“Our Political System Is Morphing”: The Problem With The Koch Brothers Isn’t Their Politics. It’s Their Copycats
Did you see the “Creepy Carnival” from the Koch brothers on the Washington Mall the other day? Sponsored by the youth-outreach tentacle of the brothers’ operation, it featured Pennywise the Clown doppelgangers dunking millennials into “High-Risk Pools” – though, surely, they missed an opportunity to nail some old people to death panels. (There was no word about the presence of funhouse mirrors to artificially shrink the outsize influence of the Kochs on our national agenda.)
These two men have commanded center stage in the dark-money circus since the US supreme court started the political money free-for-all four and a half years ago. The Kochs have become the focus of electoral campaigns themselves.
But however effective they may be as conservative bogeymen, the real problem with the Kochs is not that they are ultra-conservative. The problem is that they are a leading indicator that our political system is morphing from elections based on ideology to elections based on the preferences of individual donors.
Big “fundraisers” like the Kochs don’t care so much about candidates or parties. They care about policies, and that tendency to narrowly target their dollars naturally pushes candidates to tailor their platforms to issues more than coherent ideologies. Jjust look at Sheldon Adelson and Israel, or Tom Steyer and green energy, or Paul Singer and gay rights – or the Koch brothers themselves, whose political manipulations have always been based in a fervent economic libertarianism more than purely Republican politics.
The negative focus on mega-donors on both sides of the aisle is having one effect: it’s turning Americans firmly against the current electoral financing system. According to Gallup, fully 50% of the country would support a federally funded campaign finance system with no private contributions whatsoever; 79% would vote for a law limiting contributions in some way.
As a result, the movement for a small-donor revolution in campaign finance is slowly clawing its way into the mainstream. The leading general in that revolution, Lawrence Lessig – who launched Mayday Pac to blow up big money in politics by raising big money – just surpassed his initial fundraising goal of $5m by raking in $7.6m in small donations. (Ironically, a few mega-donors will be kicking in another $5m in matching funds.)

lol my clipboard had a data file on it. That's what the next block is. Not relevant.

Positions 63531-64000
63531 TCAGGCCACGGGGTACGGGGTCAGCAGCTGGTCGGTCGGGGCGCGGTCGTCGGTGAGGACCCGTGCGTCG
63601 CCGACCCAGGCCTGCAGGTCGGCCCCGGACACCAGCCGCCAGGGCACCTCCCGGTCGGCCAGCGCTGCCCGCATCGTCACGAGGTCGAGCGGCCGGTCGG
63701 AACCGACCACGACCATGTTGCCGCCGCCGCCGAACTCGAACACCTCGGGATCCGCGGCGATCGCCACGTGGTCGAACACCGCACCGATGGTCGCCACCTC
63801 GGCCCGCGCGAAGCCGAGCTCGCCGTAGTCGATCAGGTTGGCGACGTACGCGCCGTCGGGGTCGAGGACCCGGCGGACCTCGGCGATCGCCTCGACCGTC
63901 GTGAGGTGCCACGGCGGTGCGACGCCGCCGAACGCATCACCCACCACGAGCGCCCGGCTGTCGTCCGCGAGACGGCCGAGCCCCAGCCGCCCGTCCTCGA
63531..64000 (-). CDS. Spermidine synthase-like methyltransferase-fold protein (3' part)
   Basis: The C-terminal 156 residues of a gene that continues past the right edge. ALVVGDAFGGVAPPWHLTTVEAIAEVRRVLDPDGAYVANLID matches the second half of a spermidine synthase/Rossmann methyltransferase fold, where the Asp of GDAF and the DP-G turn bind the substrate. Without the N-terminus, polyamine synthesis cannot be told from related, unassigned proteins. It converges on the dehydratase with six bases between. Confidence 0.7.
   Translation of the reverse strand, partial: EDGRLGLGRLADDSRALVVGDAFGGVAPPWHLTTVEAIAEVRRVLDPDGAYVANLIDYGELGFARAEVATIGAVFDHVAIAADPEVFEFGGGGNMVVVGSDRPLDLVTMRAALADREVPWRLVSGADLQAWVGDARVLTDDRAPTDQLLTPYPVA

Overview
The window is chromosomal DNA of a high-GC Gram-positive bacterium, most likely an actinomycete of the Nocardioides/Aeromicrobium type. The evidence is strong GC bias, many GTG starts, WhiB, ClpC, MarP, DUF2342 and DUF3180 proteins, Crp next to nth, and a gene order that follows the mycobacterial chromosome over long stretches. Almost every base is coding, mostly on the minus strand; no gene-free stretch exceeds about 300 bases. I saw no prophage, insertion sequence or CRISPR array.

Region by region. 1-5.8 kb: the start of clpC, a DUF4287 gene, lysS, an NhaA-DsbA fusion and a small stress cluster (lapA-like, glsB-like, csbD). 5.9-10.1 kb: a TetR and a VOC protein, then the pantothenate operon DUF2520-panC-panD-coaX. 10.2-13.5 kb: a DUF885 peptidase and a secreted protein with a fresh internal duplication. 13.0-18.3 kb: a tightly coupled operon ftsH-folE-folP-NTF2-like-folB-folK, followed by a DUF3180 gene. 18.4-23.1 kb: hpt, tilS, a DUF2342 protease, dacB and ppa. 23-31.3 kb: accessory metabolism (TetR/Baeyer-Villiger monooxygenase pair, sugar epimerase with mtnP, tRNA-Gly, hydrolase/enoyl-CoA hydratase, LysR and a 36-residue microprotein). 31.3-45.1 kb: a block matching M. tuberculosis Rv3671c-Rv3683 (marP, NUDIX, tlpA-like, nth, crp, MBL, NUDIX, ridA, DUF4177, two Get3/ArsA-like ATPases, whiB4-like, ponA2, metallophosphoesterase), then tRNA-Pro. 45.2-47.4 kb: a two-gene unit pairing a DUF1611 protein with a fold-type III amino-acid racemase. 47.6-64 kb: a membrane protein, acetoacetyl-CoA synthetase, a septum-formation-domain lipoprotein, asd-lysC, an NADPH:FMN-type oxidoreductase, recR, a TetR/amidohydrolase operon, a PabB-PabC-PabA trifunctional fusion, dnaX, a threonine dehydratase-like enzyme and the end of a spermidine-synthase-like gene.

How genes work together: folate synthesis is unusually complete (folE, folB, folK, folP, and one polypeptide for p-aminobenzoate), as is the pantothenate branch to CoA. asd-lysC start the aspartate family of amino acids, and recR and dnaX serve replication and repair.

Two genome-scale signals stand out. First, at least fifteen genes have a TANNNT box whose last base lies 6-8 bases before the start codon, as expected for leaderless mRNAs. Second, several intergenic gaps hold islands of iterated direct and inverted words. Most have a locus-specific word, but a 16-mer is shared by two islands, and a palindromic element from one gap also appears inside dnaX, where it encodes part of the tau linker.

But Lessig’s Kickstarter-esque project is itself the kind of single-issue project that has, to date, been the purview of fundraising behemoths: he plans to give the money only to candidates who hew to his vision of campaign finance reform. Like them, it lays the groundwork for the decentralization of parties, whether or not Lessig’s own goals are achieved.
As it stands, the number of Americans who identify with a particular political party do so now with unprecedented intensity, and the number of Americans who don’t identify with either party has grown as well. Sheer frustration could move some – or perhaps many – independents who currently favor a particular party to a more radicalized center.
Disillusioned with actual politicians, apolitical activists could make the candidates the least important part of a ballot by donating to and campaigning for policies, rather than politicians. And that is what issue-oriented Super Pacs, like Lessig’s and others, are counting on: small donors, and voters interested in issues over ideology – or, at least issues-as-ideology.
The idea of non-partisan issue activism is an old one, but what’s changed is the degree of overall partisanship and our expectations of infinite, individualized choice today. When we’ve got Uber in our hands and Spotify playlists inside our headphones, it seems reasonable to expect technology could do the same for democracy.
Anil Dash, a tech activist and entrepreneur, envisions a kind of Amazon for activism – a literal marketplace of ideas, wherein a donor with a little money and a few major passions could shop for candidates that fit an issue checklist. They could even target those who appear particularly “flexible”, based on a database matching their voting history to donors, or particularly in need of cash to keep the campaign going. These, of course, are tactics that big money donors have long used to sway the opinions of politicians. The question is whether the aggregation of enough small donors could be equally effective.